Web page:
On the basis of definitions provided by the Merriam-Webster dictionary it is difficult to distinguish between groups and nets as both contain people that are connected in some way, or between collectives and groups, as a collective is a group. A set suggests belonging or use, which also makes it group-like, though less ‘connected’. For these reasons I disagree with the way Dron & Anderson (2014) try to define these terms.

Were these categories useful?

No. There are other and more suitable ways to look at how people relate to each other … and relate to themselves (there are internal relationships that allows the individual to take sides, and have an internal debate). Activity Theory tries to show how groups, also called nodes are connected; Yrjo Engestrom has developed the idea to talk not of ‘networks’ but of ‘knotworking’, the tangle of attachments that form where a node connects. Better though would be to think move on from a debate about the terms which will always be ill-defined and contentious and think of network analysis as a science. Networks are of interest because of how much they tell us about the way systems behave, so much so that it is considered a science worthy of study. The ‘read-write Web’ as the authors call it, or the Semantic Web or Web 2.0 is readily suited to network analysis.

What additional questions would you like to ask them?

Independently of sets, groups, collectives and nets ‘memes’ as ephemeral artefacts are also nodes that represent ideas that float as it were between the connections between people. Identifying such memes and seeing how they connect and how such connections and links shift is of interest. This might identify people in ‘sets’ taking as its meaning to ‘set course’ or take a direction … this movement in a common direction towards or with the meme is what identifies this aggregation of shared ideas.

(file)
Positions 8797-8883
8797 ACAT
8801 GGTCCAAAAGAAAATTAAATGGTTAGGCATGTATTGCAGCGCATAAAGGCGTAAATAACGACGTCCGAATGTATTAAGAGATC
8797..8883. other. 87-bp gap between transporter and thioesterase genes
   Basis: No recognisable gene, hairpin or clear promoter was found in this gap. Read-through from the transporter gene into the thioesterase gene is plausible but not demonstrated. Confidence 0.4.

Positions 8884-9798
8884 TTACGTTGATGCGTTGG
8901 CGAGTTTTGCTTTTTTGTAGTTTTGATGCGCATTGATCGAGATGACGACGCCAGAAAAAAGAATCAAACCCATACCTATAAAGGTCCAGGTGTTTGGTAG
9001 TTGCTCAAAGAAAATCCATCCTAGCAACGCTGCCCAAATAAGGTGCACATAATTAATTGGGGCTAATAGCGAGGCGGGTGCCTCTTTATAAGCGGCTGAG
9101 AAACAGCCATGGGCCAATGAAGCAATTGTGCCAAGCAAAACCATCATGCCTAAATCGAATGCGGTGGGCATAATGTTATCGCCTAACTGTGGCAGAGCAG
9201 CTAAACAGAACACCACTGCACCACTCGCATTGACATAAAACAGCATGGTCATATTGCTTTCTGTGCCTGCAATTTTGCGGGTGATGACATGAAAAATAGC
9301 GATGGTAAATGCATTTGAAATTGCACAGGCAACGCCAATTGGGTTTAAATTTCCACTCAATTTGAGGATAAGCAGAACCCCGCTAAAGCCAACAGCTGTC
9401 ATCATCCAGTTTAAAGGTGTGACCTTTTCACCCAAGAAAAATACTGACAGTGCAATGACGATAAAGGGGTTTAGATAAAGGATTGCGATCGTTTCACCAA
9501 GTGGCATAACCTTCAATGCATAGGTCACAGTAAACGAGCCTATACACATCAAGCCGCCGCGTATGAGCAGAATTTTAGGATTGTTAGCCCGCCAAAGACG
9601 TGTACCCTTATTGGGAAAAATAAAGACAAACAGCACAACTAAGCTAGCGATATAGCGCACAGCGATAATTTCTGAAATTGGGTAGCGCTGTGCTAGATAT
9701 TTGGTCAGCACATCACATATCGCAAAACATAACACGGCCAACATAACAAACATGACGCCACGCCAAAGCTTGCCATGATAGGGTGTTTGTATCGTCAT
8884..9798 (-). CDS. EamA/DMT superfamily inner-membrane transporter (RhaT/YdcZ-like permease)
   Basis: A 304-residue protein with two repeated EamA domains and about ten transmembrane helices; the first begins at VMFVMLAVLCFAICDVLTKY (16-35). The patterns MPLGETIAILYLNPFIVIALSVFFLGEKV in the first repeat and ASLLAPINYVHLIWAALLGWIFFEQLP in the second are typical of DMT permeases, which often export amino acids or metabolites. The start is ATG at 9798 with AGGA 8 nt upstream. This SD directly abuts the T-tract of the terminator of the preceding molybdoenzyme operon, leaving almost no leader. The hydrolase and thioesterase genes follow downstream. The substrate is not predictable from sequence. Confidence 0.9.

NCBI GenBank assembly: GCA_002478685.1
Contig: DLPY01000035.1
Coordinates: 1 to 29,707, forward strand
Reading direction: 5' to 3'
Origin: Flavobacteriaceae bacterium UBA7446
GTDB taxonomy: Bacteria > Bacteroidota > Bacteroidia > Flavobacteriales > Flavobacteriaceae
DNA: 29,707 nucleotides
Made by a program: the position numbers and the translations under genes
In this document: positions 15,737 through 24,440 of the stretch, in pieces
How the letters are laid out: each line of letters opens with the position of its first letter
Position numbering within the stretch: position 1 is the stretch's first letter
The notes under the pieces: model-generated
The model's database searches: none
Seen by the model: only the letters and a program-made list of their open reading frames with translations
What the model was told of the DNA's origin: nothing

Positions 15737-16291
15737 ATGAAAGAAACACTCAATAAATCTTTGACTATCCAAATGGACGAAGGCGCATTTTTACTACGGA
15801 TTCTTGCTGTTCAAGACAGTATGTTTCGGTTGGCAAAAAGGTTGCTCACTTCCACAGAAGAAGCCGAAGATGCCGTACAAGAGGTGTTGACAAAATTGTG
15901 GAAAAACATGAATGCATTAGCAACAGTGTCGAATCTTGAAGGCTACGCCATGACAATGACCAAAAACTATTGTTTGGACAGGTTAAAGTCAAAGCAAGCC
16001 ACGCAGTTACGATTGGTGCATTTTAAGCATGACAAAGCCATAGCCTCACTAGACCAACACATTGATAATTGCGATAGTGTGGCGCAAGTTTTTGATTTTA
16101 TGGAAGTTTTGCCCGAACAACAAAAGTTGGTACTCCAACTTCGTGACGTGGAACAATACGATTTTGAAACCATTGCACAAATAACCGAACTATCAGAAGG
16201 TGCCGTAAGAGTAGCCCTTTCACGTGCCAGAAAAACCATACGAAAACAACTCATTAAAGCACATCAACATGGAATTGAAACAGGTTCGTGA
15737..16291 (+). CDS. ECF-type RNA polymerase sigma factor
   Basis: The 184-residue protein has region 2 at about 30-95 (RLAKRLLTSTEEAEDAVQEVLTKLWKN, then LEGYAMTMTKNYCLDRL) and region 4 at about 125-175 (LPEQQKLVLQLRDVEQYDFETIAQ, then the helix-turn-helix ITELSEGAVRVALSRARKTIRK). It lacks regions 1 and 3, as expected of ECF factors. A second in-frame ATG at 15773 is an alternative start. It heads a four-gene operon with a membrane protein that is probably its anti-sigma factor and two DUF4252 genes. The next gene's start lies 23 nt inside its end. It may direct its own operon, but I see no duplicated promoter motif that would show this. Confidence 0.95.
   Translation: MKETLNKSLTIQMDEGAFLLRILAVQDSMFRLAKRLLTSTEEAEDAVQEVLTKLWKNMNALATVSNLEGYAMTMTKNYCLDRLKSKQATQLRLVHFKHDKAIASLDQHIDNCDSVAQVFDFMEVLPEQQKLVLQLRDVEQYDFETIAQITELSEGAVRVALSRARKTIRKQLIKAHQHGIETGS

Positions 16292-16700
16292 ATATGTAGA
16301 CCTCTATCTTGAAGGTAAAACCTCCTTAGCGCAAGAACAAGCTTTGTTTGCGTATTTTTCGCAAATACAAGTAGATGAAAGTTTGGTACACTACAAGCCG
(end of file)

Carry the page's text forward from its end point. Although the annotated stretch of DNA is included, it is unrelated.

The authors indicate considerable bias by using phrases such as the ‘protective cave of closed systems’ implying that isolation, or working alone is a negative, even an absolute. In any day we will elect to be alone or with others … while at night we may think we are alone when we sleep but our unconscious mind has other ideas. Similarly to suggest that leaving such a cave is a ‘leap into the unknown’ may be how they feel to ‘expose themselves’ but is not how anyone who is inclined to perform sees it – for them ‘being on the stage or in the limelight’ is a leap into the known.

Their argument is weak and hurried. The neuroscience, Darwinianism and psychological aspects of learning individually or in a community, team or or as tribal activity requires far greater development, probably with a neuroscience, evolutionary biologist and a psychologist contributing to the paper.

‘Increased exposure to knowledge also means increased exposure to ignorance, and sometimes, malevolence’.

Think of Hamlet. He exposed himself to the ignorance and malevolence of his own tortured mind. You don’t have to expose yourself or your ideas to feel these things.

Whilst the ‘read-write Web’ exposes us to new ideas and ideas with more flavour (Dron & Anderson, 2014), they also do the opposite, exposing us to old ideas and the bland. It is like walking through a metropolis – you cannot be influenced by everything, only by those things you find or stumbleupon. This might reinforce your beliefs, or alter them depending on how and where you look.


Engestrom (2008). From Teams to Knots (Learning in Doing: Social, Cognitive and Computational Perspectives) (p. 238). Cambridge University Press. Kindle Edition.